I Am Now An Expert On All Things Hawaiian

Clickbait title, because after teaching a lot of Hawaiian students over the last 5-7 years, I’m still scratching the surface of understanding our most distinctive state.

Mainlanders who think they “know Hawaii” after spending a week or two at a resort are deluded.

Somewhere around 2015, someone at PLU decided to recruit the islands hard. And it continues.

Some observations in the form of gross generalizations.

On average, academically, they’re behind their mainland peers. Why is that? I don’t know.

On average, because Hawaii is a mosaic of different cultures, they’ve attended much more diverse K-12 schools.

Often, when you talk to them about multicultural education, their eyes glaze over. They are more inclined to embrace “colorblindness”, and as a result, dislike talking about race, class, and gender. Like Norway, they think their islands are free of cross cultural conflict, and yet, I hear and read stories about haole surfers getting beat up by native Hawaiian ones. There has to be more to the story doesn’t there?

I feel for them at this exact time of the year when the sun takes leave and the Pacific Northwest weather turns much cooler and wetter. How do they avoid being SAD I wonder?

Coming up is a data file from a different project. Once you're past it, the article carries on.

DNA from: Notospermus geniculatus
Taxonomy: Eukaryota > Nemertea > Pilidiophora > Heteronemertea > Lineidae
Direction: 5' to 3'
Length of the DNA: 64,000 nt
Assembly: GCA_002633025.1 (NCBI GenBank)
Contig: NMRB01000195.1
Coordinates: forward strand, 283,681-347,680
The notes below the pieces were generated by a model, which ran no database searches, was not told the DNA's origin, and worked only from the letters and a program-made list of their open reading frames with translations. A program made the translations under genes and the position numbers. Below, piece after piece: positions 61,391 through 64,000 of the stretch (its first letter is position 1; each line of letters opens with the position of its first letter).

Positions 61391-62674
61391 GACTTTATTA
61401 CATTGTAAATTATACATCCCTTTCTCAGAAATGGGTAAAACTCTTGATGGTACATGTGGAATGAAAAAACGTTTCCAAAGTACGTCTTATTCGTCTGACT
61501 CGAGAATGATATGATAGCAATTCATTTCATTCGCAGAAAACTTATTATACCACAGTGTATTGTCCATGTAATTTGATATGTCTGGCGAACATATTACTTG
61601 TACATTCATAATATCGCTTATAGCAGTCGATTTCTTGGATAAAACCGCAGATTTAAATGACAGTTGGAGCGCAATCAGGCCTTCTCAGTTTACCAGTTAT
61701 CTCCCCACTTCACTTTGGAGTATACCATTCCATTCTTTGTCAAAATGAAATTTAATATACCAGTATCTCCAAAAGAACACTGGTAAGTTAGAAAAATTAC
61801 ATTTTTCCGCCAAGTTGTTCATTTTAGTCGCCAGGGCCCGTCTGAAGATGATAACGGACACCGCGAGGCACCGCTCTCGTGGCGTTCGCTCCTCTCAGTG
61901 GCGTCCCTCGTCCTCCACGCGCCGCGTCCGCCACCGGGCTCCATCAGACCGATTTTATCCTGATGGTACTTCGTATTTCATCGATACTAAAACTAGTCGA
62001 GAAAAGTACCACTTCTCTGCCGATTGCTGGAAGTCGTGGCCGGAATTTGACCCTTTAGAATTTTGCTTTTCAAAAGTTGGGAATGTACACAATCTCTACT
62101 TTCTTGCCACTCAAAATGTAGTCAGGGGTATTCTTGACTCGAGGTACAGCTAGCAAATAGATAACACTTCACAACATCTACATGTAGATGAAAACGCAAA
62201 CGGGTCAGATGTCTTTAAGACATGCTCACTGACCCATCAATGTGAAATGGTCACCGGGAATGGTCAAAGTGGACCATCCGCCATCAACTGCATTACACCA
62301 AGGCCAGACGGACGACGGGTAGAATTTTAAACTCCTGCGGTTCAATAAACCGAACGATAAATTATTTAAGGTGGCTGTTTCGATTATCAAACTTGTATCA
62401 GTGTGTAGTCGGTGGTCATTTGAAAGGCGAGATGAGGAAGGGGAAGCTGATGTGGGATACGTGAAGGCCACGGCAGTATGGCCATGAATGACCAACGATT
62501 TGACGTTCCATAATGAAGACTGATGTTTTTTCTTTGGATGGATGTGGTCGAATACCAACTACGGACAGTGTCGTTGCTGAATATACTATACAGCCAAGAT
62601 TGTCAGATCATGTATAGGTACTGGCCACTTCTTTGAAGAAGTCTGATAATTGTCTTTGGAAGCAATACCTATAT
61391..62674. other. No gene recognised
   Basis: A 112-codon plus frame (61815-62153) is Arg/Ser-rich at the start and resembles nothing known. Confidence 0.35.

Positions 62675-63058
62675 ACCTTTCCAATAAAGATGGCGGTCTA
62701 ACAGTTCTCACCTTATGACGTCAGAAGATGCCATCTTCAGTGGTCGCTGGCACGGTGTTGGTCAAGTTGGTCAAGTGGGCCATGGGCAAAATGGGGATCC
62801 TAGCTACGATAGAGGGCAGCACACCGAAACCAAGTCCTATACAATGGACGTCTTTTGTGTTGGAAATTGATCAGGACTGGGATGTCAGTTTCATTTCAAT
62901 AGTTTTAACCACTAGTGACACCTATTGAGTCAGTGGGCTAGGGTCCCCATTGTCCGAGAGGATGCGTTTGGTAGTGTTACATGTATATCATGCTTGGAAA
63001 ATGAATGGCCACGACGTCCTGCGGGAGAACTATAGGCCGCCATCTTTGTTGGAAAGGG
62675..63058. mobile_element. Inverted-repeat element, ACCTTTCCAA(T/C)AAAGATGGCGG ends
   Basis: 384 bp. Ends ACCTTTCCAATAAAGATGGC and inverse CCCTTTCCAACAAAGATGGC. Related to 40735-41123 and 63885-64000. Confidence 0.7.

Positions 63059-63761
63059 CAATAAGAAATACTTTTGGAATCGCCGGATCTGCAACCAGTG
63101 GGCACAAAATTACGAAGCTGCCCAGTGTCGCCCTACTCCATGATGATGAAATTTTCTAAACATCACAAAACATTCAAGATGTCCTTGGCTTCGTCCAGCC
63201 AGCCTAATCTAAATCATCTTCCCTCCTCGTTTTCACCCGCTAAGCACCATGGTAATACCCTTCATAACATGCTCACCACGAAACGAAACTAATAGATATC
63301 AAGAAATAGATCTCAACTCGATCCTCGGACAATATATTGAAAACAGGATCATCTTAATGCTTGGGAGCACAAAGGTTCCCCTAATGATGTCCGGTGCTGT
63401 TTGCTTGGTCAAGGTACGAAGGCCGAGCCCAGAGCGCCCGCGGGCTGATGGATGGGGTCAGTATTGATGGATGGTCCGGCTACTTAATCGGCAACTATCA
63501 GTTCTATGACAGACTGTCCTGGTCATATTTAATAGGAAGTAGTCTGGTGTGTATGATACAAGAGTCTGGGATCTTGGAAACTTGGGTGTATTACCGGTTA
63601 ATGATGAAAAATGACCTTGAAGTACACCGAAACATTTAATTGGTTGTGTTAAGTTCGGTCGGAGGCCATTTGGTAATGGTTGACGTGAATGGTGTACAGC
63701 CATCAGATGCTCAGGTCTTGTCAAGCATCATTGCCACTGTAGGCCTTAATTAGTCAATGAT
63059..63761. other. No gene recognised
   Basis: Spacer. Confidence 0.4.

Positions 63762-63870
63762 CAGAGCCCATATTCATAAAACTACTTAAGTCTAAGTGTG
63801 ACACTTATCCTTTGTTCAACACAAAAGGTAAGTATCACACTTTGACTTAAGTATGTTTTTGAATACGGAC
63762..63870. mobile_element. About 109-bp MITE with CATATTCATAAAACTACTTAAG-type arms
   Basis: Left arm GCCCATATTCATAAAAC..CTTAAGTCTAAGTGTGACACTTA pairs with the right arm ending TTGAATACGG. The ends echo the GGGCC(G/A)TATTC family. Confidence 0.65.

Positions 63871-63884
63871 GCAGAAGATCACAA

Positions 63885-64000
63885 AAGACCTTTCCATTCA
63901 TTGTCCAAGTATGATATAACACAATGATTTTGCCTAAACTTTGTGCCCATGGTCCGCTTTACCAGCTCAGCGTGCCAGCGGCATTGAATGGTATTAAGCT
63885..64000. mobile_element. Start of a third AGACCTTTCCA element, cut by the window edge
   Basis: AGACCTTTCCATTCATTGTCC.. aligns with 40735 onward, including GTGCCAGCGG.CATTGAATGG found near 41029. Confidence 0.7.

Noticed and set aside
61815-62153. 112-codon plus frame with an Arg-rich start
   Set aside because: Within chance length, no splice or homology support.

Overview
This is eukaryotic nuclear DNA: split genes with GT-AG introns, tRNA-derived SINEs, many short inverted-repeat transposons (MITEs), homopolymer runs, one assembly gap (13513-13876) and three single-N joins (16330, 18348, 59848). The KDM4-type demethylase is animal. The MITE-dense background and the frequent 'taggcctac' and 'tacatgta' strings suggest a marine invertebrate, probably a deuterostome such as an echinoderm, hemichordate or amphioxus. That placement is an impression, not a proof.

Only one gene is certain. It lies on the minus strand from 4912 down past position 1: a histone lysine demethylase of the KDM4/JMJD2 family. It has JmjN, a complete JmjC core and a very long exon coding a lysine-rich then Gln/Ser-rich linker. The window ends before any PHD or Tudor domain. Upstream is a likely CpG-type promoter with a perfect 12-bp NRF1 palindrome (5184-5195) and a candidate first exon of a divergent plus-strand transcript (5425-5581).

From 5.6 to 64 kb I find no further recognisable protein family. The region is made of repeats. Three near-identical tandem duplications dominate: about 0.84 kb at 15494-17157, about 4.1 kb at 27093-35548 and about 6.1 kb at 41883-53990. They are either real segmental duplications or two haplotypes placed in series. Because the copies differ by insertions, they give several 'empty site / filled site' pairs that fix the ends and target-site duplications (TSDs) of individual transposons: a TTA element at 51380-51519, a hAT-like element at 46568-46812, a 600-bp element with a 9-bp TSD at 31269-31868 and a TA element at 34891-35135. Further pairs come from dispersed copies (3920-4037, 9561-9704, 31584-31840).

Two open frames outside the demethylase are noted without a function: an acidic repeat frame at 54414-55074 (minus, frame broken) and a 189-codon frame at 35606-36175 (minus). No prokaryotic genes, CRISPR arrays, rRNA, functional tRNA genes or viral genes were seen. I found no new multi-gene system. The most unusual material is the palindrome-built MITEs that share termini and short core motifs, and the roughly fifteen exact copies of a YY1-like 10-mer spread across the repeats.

Last, but not least, why haven’t any of them invited me to visit? Is it because they’re afraid I might out surf them?

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I Would Watch This Movie

Morgan Hoffmann left the PGA Tour in search of a cure. He found so much more.

Here’s the elevator pitch.

Young, free-spirited, athletic and muscular professional golfer has success on the PGA Tour until he’s diagnosed with muscular dystrophy. He becomes extremely disillusioned that the best Western docs have little hope for him living a normal life, let alone continuing his career. He puts his sticks away, moves to Costa Rica with his wife and dogs, lets his hair grow, surfs, and turns to alternative medicine. Gets better. Plans to return to competition.

Beautiful, Powerful, Markedly Different End-of-Life Celebrations

The on-line description of Mount Rainier Ranger Margaret Anderson’s memorial service was moving. As was the on-line retelling of Southern California surf-tech pioneer Sean Collins‘s recent memorial service.

Pictures of Anderson’s memorial are here. And here are more from Collins’s service.

One regimented, formal, set in a university auditorium, steeped in tradition. The other, free-flowing, informal, set in the ocean.

Notably different, yet equally beautiful and powerful celebrations of life.